Two Storey House Extension

Two Storey House Extension

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shimmey69

1,521 posts

126 months

Monday 15th July 2013
quotequote all
alock said:
=Electrics=

The downstairs electrical plan is as follows:



I won't post the key to keep people guessing smile

Edited by alock on Saturday 13th July 13:12
Orange = sockets
Purple = lights
Light blue = switches
Dark green = cat
Light green = aerial
Pink = tv

Am I right???

h0b0

4,153 posts

144 months

Monday 15th July 2013
quotequote all
shimmey69 said:
Orange = sockets
Purple = lights
Light blue = switches
Dark green = cat
Light green = aerial
Pink = tv

Am I right???
That is a lot of cats. I am allergic to them as well so could not visit. Have you considered dogs?

tleefox

1,044 posts

96 months

Tuesday 16th July 2013
quotequote all
alock said:
=
And the steel arrives:

I'd love to know how they got that off the back of there and into the house?

alock

Original Poster:

3,759 posts

159 months

Tuesday 16th July 2013
quotequote all
tleefox said:
alock said:
=
And the steel arrives:

I'd love to know how they got that off the back of there and into the house?
Simplistically, he drove the van onto the drive and raised the tipper about 6 inches so the top of the beam was higher than the flat garage roof. I'm not exactly sure how they got it from there onto the flat garage roof, but from there is was moved on rollers across the roof, through a hole in the wall and straight into the kitchen at the correct hight.

My neighbour took a few pictures of the operation for me (since I was at work). I'll hopefully pick them up tonight and it might answer a few questions!

alock

Original Poster:

3,759 posts

159 months

Tuesday 16th July 2013
quotequote all
shimmey69 said:
Orange = sockets
Purple = lights
Light blue = switches
Dark green = cat
Light green = aerial
Pink = tv

Am I right???
I knew the lamp circuits wouldn't be obvious to most people. We saw them in a house many years ago and it seems such a sensible idea. A light switch by the door that switches all the lamps on and off in the room.


Chozza

280 posts

100 months

Tuesday 16th July 2013
quotequote all
Lamp circuits are a great idea... We had them in our apartment in France, where they appear to be quite common.. We ended up replacing the simple switches with control panels that set up zones and mood lighting .

Since you've got ceilings and walls to re-plaster.. I'd drop a few more cat6 around the house , I floodwired my ceiling voids and left them unconnected ( but with photos showing where they were). Then when I needed a few extras for webcams and sonos it just a channeling down the wall to where I needed them...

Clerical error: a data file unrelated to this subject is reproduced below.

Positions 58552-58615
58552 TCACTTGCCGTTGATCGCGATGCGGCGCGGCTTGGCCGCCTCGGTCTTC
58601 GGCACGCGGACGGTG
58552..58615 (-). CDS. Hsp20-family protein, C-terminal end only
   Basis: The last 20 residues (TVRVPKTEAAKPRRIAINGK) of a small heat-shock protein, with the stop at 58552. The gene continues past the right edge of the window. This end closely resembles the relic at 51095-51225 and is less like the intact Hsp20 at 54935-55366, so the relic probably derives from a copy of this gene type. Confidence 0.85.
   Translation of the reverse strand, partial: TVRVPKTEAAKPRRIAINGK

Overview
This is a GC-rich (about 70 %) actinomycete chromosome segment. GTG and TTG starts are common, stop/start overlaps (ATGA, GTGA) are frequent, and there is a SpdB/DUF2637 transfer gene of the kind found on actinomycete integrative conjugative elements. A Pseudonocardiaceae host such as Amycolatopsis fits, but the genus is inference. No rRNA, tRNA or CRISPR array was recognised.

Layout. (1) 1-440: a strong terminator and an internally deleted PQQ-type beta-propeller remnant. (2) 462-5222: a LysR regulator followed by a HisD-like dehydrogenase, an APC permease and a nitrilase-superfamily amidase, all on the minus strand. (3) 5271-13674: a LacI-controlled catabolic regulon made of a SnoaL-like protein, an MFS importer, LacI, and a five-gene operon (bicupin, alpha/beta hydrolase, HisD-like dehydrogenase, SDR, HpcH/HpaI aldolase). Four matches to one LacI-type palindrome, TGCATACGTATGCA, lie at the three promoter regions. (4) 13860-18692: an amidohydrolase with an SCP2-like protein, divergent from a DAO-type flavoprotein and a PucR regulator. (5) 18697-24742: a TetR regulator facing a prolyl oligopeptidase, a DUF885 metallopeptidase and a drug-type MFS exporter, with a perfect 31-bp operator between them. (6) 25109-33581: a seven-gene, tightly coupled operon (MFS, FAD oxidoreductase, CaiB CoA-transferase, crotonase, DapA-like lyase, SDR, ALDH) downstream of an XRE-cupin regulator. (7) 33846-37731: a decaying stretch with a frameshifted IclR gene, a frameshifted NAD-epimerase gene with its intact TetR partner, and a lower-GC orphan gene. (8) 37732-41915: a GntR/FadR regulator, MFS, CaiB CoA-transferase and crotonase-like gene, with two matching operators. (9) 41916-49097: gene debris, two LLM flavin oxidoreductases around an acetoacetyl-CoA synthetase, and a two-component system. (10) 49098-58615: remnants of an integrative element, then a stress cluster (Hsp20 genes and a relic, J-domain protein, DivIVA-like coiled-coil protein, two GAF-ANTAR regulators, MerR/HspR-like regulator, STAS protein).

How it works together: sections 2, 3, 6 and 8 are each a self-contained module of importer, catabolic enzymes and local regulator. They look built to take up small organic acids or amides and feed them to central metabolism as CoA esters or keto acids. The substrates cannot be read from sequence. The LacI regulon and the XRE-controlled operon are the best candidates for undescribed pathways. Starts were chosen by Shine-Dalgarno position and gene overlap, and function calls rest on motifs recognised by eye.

5potTurbo

8,577 posts

116 months

Tuesday 16th July 2013
quotequote all
Why does everyone choose Cat5 instead of 6 or even 7?
Just wondering, since the standard for us locally is 7.

alock

Original Poster:

3,759 posts

159 months

Tuesday 16th July 2013
quotequote all
5potTurbo said:
Why does everyone choose Cat5 instead of 6 or even 7?
Just wondering, since the standard for us locally is 7.
The same reason I hoover the carpet with a Miele.

Everything will be cat6 throughout.

alock

Original Poster:

3,759 posts

159 months

Tuesday 16th July 2013
quotequote all
alock said:
tleefox said:
alock said:
=
And the steel arrives:

I'd love to know how they got that off the back of there and into the house?
Simplistically, he drove the van onto the drive and raised the tipper about 6 inches so the top of the beam was higher than the flat garage roof. I'm not exactly sure how they got it from there onto the flat garage roof, but from there is was moved on rollers across the roof, through a hole in the wall and straight into the kitchen at the correct hight.

My neighbour took a few pictures of the operation for me (since I was at work). I'll hopefully pick them up tonight and it might answer a few questions!
This might explain it:



Edited by alock on Wednesday 24th July 19:55

alock

Original Poster:

3,759 posts

159 months

Saturday 20th July 2013
quotequote all

Day 19


New roof structured for existing extension so it can take 2 large Velux windows. Cables run for lighting in the ceiling.




Jasandjules

63,387 posts

177 months

Saturday 20th July 2013
quotequote all
alock said:
Bought it and hoped for the best smile
Nice one.

Wish you all the best, you took a risk and it seems like you are going to do very well.

Can't wait to see the end product.

E36GUY

5,866 posts

166 months

Tuesday 23rd July 2013
quotequote all
5potTurbo said:
Bookmarked!

I really enjoy the build threads on here. smile

There are a lot of lights in that kitchen, just lighting bits of floor....just saying. I really do like the kitchen design though.
Agreed. Love the kitchen design but too many down lights

alock

Original Poster:

3,759 posts

159 months

Tuesday 23rd July 2013
quotequote all
E36GUY said:
Agreed. Love the kitchen design but too many down lights
The lighting is changing. You might not like this, but there are going to be even more lights!